The one thing I did borrow directly from the Ottomans is the governmental structure, particularly in regards to the janissary corps and bureaucracy—in particular, the fact that their soldiers and ministers were “recruited” as children and provided with years of education and elite training, after which they were appointed to government office and could potentially rise to be the second most powerful person in the empire after the sultan himself. Of course, the Ottomans, being an empire, were doing this “recruitment” in usually non-consensual ways (as empires so often do), by which I mean “forcibly taking children from their parents and enslaving them.”

While obviously I strictly avoided replicating that particular aspect, I did find it interesting to think about a system of governance that relies so heavily on investing time and money into educating the next generation of ministers, soldiers, bodyguards, and other servants of the Crown, especially when juxtaposed against the book’s themes of the ethics of power (both theoretically and in practice), and specifically the question: “If a vassal owes his loyalty to his liege, what does his liege owe in return to him?” We currently live in a society where we can expect to be actively and carelessly exploited by anyone who is in power over us—we regard that as no more than the mundane cost of earning a paycheck! So asking questions about power and responsibility and what fealty really means is a juicy subject.

What can we expect from the main characters of A Taste Of Gold And Iron?

[slaps the roof of Kadou and Evemer] These good boys can hold so many feelings!

Kadou is Exquisitely Beautiful, the prince of the richest nation in the world, very tenderhearted, and lightly traumatized. He is pretty much permanently worried about whether he is taking care of his people sufficiently, or whether he is inadvertently causing harm. Part of this is due to the fact that he has one hell of an unmedicated anxiety disorder; part of it is just very real philosophical concerns about the ethical expectations and responsibilities of his position.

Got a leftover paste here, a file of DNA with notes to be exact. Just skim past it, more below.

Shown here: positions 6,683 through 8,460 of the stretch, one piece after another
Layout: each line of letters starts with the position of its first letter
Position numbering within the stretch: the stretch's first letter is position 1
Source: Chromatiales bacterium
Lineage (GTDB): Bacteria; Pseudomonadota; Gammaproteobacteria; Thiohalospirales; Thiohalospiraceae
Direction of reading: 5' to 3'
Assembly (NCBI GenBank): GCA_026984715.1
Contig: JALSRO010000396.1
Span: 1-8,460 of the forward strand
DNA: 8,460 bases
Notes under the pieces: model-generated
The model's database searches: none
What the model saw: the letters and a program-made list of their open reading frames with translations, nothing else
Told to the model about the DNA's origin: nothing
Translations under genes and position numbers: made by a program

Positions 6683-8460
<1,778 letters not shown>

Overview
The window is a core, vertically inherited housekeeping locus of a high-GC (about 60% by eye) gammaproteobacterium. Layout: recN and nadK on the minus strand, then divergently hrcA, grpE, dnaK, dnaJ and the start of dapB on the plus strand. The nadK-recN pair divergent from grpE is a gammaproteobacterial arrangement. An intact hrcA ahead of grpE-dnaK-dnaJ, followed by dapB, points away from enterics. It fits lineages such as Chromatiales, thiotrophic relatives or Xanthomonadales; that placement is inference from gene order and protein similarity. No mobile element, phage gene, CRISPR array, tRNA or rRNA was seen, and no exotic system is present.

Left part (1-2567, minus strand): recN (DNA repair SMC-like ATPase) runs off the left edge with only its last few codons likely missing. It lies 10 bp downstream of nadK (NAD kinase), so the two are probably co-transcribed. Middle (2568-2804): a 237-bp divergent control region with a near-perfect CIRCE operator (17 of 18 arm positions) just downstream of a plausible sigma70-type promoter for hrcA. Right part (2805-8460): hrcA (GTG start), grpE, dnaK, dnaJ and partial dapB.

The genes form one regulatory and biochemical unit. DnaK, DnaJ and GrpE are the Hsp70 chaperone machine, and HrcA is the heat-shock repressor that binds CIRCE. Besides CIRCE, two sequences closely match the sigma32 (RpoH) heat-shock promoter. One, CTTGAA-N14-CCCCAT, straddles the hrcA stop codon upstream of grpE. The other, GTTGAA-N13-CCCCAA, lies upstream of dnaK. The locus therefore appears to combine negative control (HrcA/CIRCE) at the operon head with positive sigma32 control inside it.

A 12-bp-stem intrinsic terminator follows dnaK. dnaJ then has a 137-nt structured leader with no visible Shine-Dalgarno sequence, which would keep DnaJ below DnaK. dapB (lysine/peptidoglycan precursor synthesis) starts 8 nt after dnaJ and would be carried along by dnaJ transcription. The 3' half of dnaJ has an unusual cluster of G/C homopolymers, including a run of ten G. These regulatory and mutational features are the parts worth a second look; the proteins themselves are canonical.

Evemer is Beefy and Stoic. He has shoulders like a hero out of legend, an extremely rigid and unyielding sense of right and wrong, a tendency to be quite harshly judgmental of others’ shortcomings in the privacy of his own mind (or so he thinks). He has never failed at anything in his life. Hell, he’s rarely even felt ill-prepared for a challenge. (Spoilers: He is very ill-prepared for dealing with Kadou.)

They both have big, big feelings about responsibility, obligation, duty, and serving something greater than themselves.

Evemer: [wistful sigh] My most romantic fantasy is that I will one day be able to dedicate myself to the service of a worthy lord, throw my whole self into his service, and then maybe… just maybe…. save his life and die tragically in his arms, in the rain, while he cries on my face. Like in an epic poem.

Kadou: ??????? UM… Sorry, but why does this so-called romantic fantasy involve you dying? Can we revisit that???? Because that’s one of my dealbreakers.

What are some of your favorite elements of writing? What do you find to be some of the most challenging?

I love writing beginnings, unusual worldbuilding, vividly emotional scenes, introspective characters, and tangents about fantasy economics. I love characters that are complex, by which I mean “capable of accessing a broad range of feelings”—I don’t really enjoy books where everyone seems to feel only one thing in a sustained note the whole way through the story, so I don’t write books like that. I like it when characters have the capacity for a variety of different emotions, where they might get a chance to be funny, or tease a friend, or feel insecure, affectionate, fascinated, bored… All the things people feel.

The most challenging part of a book for me is the middle, particularly just before and during the “darkest right before the dawn” part. You know, the bit when the main characters are facing setbacks and feeling disheartened and discouraged and all seems lost. I haven’t yet quite figured out how to dodge that, partially because the temptation to write all the juicy emotions of a character being really sad is nearly irresistible (love those vivid emotions!). But that section always makes me grind to a halt and lose a lot of momentum, and it’s not nearly as much fun as other bits.